Cat Wang As Anthropologist

Christian humans have
some neat stories. Easter, yes,
but after Easter

too. Master snorted
when I told him a homeless
man with bandaged hands

touched me through the gauze
on my walk today. Easter
Monday? I asked. He

turned up the NewsHour.
His word was moonlight to me,
he smelled to high heaven.

Author: Tom D'Evelyn

Tom D'Evelyn is a private editor and writing tutor in Cranston RI and, thanks to the web, across the US and in the UK. He can be reached at D'Evelyn has a PhD in Comparative Literature from UC Berkeley. Before retiring he held positions at The Christian Science Monitor, Harvard University Press, Boston University and Brown University. He ran a literary agency for ten years, publishing books by Leonard Nathan and Arthur Quinn, among others. Before moving to Portland OR he was managing editor at Single Island Press, Portsmouth NH. He blogs at and other sites.

2 thoughts on “Cat Wang As Anthropologist”

  1. This is most interesting Tom. There are several different perspectives on Life in this poem: that of the cat of course, but then we begin to see things through the eyes of the homeless man; it’s a short step from there to an attempt to contemplate the perspective of Christ, and behind all this lies that of the poet – and possibly of the Buddha, given the oriental name of the cat and earlier poems in the sequence.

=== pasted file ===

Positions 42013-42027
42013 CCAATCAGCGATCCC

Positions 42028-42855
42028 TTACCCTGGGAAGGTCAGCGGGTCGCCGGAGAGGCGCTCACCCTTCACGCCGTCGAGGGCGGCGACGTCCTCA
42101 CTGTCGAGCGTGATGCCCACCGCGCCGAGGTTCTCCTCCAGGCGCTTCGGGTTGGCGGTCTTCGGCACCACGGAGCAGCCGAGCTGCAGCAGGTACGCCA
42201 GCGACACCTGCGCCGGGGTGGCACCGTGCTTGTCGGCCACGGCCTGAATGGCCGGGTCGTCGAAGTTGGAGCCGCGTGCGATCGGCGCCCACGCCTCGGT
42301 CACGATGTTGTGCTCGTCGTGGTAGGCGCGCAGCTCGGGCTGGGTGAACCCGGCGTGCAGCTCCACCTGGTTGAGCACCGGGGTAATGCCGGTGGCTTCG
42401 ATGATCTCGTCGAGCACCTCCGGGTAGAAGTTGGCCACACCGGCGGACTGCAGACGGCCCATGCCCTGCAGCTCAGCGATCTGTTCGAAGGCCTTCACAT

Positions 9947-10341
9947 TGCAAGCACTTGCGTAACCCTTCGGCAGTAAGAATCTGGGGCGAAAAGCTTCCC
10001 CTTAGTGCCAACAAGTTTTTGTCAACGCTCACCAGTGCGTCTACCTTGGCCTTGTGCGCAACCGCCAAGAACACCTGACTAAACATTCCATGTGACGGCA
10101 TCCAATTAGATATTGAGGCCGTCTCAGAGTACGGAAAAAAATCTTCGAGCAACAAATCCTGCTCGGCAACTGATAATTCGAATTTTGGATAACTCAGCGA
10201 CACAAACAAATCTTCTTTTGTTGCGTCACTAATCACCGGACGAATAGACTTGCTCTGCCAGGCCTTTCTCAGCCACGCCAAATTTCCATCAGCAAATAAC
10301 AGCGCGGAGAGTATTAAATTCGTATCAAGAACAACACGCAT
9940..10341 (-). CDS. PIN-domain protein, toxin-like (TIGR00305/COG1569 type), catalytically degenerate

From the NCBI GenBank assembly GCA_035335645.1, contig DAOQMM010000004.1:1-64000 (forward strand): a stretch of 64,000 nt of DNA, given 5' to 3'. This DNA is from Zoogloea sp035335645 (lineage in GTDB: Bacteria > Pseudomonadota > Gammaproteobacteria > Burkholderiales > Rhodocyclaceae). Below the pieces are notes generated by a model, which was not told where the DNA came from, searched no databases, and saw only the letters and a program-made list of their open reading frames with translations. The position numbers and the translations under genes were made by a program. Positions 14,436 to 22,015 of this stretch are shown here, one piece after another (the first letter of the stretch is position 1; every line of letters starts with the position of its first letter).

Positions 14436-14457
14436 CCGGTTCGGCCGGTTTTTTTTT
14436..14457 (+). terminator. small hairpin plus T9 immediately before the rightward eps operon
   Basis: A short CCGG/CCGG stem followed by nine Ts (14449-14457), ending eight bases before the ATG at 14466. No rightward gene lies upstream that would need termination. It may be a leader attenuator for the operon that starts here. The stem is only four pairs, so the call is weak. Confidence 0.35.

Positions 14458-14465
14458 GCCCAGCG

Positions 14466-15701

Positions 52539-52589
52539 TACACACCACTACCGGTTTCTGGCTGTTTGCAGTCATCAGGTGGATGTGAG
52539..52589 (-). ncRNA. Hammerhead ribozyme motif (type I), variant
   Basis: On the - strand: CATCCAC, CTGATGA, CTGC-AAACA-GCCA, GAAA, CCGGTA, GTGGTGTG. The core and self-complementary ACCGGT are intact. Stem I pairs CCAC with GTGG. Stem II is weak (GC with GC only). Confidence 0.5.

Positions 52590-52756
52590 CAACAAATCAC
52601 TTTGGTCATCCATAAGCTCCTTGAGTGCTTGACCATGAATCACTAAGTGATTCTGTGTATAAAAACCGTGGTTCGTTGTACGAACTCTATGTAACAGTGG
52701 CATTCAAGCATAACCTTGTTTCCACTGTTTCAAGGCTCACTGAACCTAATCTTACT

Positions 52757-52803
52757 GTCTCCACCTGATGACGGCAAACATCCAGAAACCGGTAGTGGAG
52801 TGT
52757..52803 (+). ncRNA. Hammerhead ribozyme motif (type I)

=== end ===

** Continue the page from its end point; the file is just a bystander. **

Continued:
There’s suffering, there’s compassion; there’s the gulf between individual souls and the sea of consciousness in which all must swim.
    So a great deal to think about, and all in these few understated lines. Bravo you!


  2. This poem stays with the reader long after the reading. The staying power seems at least in part to flow from its narrative imagery and polyphony, the story the poet tells and the voices the poem describes. Yet what seems to stay freshest and to keep showing us new things is the physical experience–the tangible and olefactory encounter with the homeless man. And the pun in teh idiomatic expression in the last line gives the reader that zing of pleasure and wonder we have in hte intersection of finite and infinite, the ways in whihc matter shows us more than itself.


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